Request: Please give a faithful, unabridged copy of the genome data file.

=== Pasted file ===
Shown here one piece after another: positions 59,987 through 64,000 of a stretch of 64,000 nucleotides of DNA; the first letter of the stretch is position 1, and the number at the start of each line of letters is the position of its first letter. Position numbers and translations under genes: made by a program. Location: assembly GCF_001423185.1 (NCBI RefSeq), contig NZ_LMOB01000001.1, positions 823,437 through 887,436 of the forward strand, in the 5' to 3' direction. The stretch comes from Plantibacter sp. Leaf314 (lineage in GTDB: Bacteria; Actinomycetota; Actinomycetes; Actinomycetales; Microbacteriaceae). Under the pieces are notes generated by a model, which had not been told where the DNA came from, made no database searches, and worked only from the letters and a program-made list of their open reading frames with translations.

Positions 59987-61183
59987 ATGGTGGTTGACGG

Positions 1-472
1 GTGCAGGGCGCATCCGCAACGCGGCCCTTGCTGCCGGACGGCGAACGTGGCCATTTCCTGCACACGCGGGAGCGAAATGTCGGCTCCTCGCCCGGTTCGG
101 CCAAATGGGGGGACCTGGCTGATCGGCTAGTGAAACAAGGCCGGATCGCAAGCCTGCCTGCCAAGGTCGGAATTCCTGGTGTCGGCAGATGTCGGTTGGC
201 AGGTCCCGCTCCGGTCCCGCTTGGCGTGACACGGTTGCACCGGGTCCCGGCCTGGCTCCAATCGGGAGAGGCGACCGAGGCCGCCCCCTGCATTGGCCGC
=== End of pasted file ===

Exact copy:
Shown here one piece after another: positions 59,987 through 64,000 of a stretch of 64,000 nucleotides of DNA; the first letter of the stretch is position 1, and the number at the start of each line of letters is the position of its first letter. Position numbers and translations under genes: made by a program. Location: assembly GCF_001423185.1 (NCBI RefSeq), contig NZ_LMOB01000001.1, positions 823,437 through 887,436 of the forward strand, in the 5' to 3' direction. The stretch comes from Plantibacter sp. Leaf314 (lineage in GTDB: Bacteria; Actinomycetota; Actinomycetes; Actinomycetales; Microbacteriaceae). Under the pieces are notes generated by a model, which had not been told where the DNA came from, made no database searches, and worked only from the letters and a program-made list of their open reading frames with translations.

Positions 59987-61183
59987 ATGGTGGTTGACGG

Positions 1-472
1 GTGCAGGGCGCATCCGCAACGCGGCCCTTGCTGCCGGACGGCGAACGTGGCCATTTCCTGCACACGCGGGAGCGAAATGTCGGCTCCTCGCCCGGTTCGG
101 CCAAATGGGGGGACCTGGCTGATCGGCTAGTGAAACAAGGCCGGATCGCAAGCCTGCCTGCCAAGGTCGGAATTCCTGGTGTCGGCAGATGTCGGTTGGC
201 AGGTCCCGCTCCGGTCCCGCTTGGCGTGACACGGTTGCACCGGGTCCCGGCCTGGCTCCAATCGGGAGAGGCGACCGAGGCCGCCCCCTGCATTGGCCGC